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I have a homework assignment to build an http server using only node native modules. I am trying to protect the server from overloading, so each request is hashed and stores. If a certain request reaches a high number, say 500, I call socket.destroy().

Every interval (one minute) I restart the hash-table. Problem is that when I do a socket that was previously dead is now working again. The only thing I do each interval is requests = {}, and nothing to do with the connections.

Any ideas why the connection is live again? Is there a better function to use than destroy()?


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What do you mean by "a certain request reaches a high number, say 500"? 500 requests per second? The URL is too long? –  Hector Correa Dec 17 '12 at 0:23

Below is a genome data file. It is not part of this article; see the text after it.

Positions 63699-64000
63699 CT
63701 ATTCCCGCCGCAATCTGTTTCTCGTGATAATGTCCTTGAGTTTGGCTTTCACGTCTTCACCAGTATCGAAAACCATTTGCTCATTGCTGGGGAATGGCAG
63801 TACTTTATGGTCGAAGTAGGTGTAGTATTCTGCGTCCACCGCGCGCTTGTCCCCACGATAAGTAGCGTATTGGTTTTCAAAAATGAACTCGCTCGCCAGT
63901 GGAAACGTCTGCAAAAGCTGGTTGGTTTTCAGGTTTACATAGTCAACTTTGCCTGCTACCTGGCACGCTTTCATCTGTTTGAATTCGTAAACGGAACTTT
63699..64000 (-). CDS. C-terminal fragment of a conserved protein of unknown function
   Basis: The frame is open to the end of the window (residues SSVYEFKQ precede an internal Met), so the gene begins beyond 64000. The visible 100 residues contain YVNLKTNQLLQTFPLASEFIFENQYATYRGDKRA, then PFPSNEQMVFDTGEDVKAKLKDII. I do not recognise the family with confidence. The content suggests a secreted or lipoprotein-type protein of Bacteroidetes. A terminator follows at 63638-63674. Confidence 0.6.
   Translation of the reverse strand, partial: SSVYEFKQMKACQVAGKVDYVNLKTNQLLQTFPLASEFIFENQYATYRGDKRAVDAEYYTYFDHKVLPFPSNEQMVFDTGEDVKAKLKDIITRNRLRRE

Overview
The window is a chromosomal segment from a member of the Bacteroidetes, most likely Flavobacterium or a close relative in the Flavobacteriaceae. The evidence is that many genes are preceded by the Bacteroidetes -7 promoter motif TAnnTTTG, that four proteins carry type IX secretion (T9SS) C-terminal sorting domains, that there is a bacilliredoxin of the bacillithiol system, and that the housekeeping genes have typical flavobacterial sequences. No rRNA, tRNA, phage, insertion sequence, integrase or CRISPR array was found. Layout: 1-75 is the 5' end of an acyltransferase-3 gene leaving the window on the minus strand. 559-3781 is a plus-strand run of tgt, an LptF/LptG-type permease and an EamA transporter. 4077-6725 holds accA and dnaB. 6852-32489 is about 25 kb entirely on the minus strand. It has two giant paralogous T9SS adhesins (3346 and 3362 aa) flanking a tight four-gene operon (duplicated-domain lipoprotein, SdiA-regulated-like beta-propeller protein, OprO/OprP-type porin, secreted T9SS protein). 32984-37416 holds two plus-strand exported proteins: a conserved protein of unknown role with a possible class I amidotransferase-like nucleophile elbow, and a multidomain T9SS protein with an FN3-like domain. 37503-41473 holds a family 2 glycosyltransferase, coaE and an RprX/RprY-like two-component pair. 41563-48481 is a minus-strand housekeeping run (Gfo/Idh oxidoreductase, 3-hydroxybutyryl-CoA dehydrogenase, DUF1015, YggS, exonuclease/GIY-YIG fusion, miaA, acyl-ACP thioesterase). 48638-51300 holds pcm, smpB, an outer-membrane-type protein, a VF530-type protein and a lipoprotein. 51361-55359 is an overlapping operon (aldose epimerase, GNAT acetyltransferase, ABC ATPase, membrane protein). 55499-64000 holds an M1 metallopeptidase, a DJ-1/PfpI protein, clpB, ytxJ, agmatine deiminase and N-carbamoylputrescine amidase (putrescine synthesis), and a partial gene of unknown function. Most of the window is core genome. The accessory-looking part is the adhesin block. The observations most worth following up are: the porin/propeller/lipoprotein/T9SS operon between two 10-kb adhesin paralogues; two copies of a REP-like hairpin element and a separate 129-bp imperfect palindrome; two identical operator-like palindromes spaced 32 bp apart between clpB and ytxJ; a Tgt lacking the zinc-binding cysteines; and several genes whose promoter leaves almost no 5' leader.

1 Answer 1

Destroying the socket won't necessarily stop the client from retrying the request with a new socket.

You might instead try responding minimally with just a non-OK status code:

if (requests[path] >= 500) {
    res.statusCode = 503;

And, on the 503 status code:

The server is currently unable to handle the request due to a temporary overloading or maintenance of the server.

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